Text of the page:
Halter-top dresses, lacy camisoles, miniskirts and low-rise jeans.
Fashion's shifting styles are often fun and flirty, but as these recent trends attest, they're also often the realm of young trend seekers, leaving older women wondering how to stay stylish in a fashion world that seems to covet youth.
Retailers admit that fashion trends often are aimed women in their teens and 20s, with their disposable incomes, willingness to make over their wardrobes each season, and lack of hesitation over baring skin.
"The fashion market in general is more tuned towards teens, 20s (and) 30s," said Julianne Cleaver, owner of Bella Jules in West Reading, Pa.
But that doesn't mean older women are doomed to flounder when seeking a stylish wardrobe, nor to remain in the world of "classic" styles.
"Just because they're older, that doesn't mean they can't have fun dressing," Cleaver said.
Sue Mutimer, assistant manager of the Carriage House in West Reading, Pa., agreed.
"I don't think because you have maturity, you need to look dowdy," she said.
It's perfectly possible to incorporate each season's trends into your wardrobe without compromising the age appropriateness of your outfits, retailers say.
The trick is to keep a few simple rules in mind. Most of the rules for stylish dressing through middle and older age are the same as those at any age: Wear clothes that fit and flatter. Don't overload on trends. Dress tastefully. "You can wear almost anything, as long as it fits you well," said Amanda Dietrich, public relations director at Doneckers in Ephrata, Pa. "You have to know your body." But there are differences between the styles older and younger women should adopt -- differences that primarily arise from their differing life stages.
Older women are more mature, physically and emotionally, than their younger counterparts.They are more established in life and their careers.And where younger women's styles are heavily dictated by changing trends, older women have an established sense of personal style and what works for them, Dietrich said.In other words, many women in their 30s and older don't want to dress like they did in their younger days."They don't want to look like they're trying too hard," Dietrich said.Or, as Cleaver put it, "They don't want to look like they're shopping in the juniors section." Body ImageOn the other hand, women out of their 20s may have concerns about body image that younger women don't share.To address both issues, older women should aim for a stylish andelegant look, rather than cute and sexy, said Cumru Township-basedwardrobe consultant Cindy Hess, who also is the owner of an agency thatsells Doncaster and lana clothing lines."She can look sexy, but it's a mature sexy," Hess said.Fashion experts recommend women follow the trends and then adaptthe ones that work best with their body type and personal style.There are a few hard-and-fast rules older women should follow, Hess said -- chiefly, not showing too much skin.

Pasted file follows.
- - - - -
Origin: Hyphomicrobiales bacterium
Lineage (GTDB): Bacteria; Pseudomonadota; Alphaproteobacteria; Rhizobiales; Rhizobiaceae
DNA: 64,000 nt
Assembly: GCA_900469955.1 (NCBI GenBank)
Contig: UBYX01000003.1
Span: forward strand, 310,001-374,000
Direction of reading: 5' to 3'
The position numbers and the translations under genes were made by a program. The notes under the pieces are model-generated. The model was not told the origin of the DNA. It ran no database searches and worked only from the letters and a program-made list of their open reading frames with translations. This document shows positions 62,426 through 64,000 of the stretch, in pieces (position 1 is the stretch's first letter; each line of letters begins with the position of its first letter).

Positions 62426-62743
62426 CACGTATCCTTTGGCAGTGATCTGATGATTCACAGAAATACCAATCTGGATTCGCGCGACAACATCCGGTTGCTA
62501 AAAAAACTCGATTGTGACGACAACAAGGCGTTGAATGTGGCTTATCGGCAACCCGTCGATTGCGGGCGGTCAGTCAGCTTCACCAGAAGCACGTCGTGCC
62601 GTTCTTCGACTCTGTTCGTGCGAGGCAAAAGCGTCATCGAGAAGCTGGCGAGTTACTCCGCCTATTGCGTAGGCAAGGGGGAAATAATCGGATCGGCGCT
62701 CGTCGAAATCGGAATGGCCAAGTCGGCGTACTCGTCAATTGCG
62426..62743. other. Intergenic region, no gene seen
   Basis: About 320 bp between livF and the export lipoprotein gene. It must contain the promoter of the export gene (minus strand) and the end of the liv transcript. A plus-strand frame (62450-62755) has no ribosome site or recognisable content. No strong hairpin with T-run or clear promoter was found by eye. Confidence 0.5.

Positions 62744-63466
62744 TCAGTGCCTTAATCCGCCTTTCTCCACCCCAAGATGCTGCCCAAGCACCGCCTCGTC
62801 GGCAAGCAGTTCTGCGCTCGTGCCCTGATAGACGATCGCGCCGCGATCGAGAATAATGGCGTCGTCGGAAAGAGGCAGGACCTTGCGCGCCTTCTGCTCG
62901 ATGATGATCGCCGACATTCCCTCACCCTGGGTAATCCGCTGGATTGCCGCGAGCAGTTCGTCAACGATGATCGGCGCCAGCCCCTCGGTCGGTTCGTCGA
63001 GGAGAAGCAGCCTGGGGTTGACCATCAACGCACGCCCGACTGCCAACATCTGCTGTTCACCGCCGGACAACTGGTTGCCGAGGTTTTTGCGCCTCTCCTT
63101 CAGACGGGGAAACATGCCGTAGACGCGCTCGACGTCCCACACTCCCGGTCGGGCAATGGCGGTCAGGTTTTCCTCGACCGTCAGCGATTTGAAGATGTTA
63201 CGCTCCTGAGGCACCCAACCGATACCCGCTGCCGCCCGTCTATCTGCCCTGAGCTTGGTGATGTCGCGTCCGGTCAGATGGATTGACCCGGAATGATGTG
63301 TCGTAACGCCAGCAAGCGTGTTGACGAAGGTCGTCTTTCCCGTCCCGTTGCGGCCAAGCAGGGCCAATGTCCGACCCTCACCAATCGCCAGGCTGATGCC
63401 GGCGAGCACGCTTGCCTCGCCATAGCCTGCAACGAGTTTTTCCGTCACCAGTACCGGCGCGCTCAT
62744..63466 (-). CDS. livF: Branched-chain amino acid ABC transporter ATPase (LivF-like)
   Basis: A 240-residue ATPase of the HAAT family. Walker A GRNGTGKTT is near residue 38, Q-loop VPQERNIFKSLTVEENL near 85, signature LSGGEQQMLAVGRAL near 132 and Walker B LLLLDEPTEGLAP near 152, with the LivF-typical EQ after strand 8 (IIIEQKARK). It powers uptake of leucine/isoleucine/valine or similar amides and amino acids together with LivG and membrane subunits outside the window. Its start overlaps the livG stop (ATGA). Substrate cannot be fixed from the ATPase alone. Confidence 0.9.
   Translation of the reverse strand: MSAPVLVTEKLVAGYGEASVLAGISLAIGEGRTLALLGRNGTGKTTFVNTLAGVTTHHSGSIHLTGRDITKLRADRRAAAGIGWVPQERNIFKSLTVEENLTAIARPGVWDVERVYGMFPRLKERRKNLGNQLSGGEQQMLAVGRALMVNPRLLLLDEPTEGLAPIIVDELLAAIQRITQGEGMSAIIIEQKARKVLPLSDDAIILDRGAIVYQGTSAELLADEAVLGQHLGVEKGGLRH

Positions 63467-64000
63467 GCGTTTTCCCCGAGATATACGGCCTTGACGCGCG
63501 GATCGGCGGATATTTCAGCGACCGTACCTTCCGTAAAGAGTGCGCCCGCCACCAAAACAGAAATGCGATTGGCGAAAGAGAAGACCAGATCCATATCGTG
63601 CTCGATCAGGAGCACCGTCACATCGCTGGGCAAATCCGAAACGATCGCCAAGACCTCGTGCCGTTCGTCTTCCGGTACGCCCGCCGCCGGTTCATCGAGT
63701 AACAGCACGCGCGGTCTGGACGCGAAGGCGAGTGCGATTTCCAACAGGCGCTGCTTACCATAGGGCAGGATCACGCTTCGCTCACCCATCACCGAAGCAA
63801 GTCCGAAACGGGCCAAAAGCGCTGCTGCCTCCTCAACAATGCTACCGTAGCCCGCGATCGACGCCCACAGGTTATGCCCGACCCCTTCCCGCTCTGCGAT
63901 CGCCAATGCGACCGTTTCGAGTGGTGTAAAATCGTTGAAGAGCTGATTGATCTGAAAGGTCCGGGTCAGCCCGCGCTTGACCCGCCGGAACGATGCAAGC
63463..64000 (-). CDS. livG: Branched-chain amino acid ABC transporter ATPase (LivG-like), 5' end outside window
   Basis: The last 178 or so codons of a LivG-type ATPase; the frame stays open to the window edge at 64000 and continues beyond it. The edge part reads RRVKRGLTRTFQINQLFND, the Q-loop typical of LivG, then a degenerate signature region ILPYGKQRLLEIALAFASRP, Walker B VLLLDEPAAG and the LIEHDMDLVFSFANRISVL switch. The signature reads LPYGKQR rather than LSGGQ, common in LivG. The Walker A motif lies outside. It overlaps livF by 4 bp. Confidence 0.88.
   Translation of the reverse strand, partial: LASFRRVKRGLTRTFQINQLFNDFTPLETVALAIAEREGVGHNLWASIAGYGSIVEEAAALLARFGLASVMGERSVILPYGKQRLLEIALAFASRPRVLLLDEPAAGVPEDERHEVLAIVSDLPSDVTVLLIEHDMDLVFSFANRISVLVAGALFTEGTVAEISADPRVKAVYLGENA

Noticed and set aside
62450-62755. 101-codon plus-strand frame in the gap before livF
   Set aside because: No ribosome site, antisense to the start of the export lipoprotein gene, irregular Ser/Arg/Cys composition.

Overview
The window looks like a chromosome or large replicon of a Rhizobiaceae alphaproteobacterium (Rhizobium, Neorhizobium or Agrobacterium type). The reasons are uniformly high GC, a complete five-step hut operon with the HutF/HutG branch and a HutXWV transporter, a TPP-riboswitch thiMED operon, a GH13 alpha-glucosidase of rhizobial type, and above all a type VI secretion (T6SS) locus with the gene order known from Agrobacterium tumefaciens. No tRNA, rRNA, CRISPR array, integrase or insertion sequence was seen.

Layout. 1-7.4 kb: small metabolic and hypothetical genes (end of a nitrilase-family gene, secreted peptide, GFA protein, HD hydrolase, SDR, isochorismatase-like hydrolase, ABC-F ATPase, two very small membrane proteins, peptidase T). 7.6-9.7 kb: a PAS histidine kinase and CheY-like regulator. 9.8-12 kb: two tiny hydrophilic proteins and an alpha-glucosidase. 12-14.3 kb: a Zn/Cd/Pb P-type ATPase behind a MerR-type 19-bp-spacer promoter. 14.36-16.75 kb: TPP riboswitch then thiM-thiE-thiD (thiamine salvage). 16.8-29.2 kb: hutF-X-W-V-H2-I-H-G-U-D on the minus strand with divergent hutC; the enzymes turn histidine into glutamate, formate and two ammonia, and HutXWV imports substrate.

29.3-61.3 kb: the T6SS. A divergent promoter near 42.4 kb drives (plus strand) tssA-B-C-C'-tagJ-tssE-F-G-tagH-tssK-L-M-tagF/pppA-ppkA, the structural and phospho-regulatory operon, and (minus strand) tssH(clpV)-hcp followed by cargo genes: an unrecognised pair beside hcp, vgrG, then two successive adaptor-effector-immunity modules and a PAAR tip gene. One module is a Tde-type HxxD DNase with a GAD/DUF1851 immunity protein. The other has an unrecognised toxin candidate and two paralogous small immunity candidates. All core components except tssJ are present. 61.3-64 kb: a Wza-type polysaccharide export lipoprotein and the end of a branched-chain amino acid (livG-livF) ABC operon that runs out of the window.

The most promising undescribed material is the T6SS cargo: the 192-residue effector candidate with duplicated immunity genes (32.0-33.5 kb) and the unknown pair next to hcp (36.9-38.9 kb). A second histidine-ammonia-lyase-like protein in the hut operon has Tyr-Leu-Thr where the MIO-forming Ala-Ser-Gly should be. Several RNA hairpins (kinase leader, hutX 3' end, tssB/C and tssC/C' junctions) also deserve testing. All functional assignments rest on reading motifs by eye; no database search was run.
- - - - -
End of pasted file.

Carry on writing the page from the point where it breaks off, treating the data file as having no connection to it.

For examples drawn from recent trends, consider low-rise jeans,where older women can adapt the style by looking for a jean in aheavier fabric and the same trendy cut, but with a higher rise.For the season's full skirts and dresses, look for one with some structure and few ruffles.Layering is a good way to incorporate more flirtatious tops -- pair a camisole or sleeveless top with a fitted jacket or shrug.To flatter a mature figure, wear clothing in a structured fabric, rather than one that clings.Accessories -- jewelry, shoes, bags -- are a good way to make a basic outfit look trendy, Cleaver said. Consider ColorStick to one or two trends at a time -- good advice at any age -- and consider color when updating your wardrobe.And avoid a fashion rut -- finding a style that works for youand being unwilling to change it with the times -- a trap that manyolder women fall into, retailers said."You have to try things; you have to be willing to step out of the box," Dietrich said.Many clothes look differently on the body than they do on thehanger, Cleaver said, so it pays to try on new things, even if you'reconcerned they won't look good on you.And finally, take heart: While the fashion market may seemfocused on youth, there are signs that designers are beginning to looktoward older customers, Dietrich said, as they try to cash in on a babyboomer market increasingly moving into older age with bodies nurturedby exercise and good diet -- and their desire to stay stylishly intact."For so long, designers focused on a teen market," she said,citing stores such as Ambercrombie & Fitch and the Gap as examples."But now we're seeing ... that they're definitely focusing more on themature, missy customer."Source: Reading Eagle. Powered by Yellowbrix.